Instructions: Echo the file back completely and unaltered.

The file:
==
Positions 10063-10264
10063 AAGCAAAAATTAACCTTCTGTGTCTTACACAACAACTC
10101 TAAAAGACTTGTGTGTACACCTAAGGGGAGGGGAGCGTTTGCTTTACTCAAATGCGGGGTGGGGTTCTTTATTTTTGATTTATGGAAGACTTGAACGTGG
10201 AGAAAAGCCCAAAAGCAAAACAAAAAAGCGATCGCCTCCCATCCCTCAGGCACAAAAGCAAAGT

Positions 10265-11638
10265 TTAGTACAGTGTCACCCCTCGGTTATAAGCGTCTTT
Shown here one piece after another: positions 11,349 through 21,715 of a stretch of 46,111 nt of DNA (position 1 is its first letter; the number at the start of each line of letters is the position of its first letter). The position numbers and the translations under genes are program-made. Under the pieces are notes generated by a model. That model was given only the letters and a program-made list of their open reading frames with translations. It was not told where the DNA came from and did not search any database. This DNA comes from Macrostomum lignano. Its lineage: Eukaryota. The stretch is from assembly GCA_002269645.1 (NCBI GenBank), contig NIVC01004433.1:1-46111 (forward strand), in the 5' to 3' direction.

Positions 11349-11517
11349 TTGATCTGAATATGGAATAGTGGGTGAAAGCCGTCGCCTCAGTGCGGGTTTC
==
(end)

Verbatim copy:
Positions 10063-10264
10063 AAGCAAAAATTAACCTTCTGTGTCTTACACAACAACTC
10101 TAAAAGACTTGTGTGTACACCTAAGGGGAGGGGAGCGTTTGCTTTACTCAAATGCGGGGTGGGGTTCTTTATTTTTGATTTATGGAAGACTTGAACGTGG
10201 AGAAAAGCCCAAAAGCAAAACAAAAAAGCGATCGCCTCCCATCCCTCAGGCACAAAAGCAAAGT

Positions 10265-11638
10265 TTAGTACAGTGTCACCCCTCGGTTATAAGCGTCTTT
Shown here one piece after another: positions 11,349 through 21,715 of a stretch of 46,111 nt of DNA (position 1 is its first letter; the number at the start of each line of letters is the position of its first letter). The position numbers and the translations under genes are program-made. Under the pieces are notes generated by a model. That model was given only the letters and a program-made list of their open reading frames with translations. It was not told where the DNA came from and did not search any database. This DNA comes from Macrostomum lignano. Its lineage: Eukaryota. The stretch is from assembly GCA_002269645.1 (NCBI GenBank), contig NIVC01004433.1:1-46111 (forward strand), in the 5' to 3' direction.

Positions 11349-11517
11349 TTGATCTGAATATGGAATAGTGGGTGAAAGCCGTCGCCTCAGTGCGGGTTTC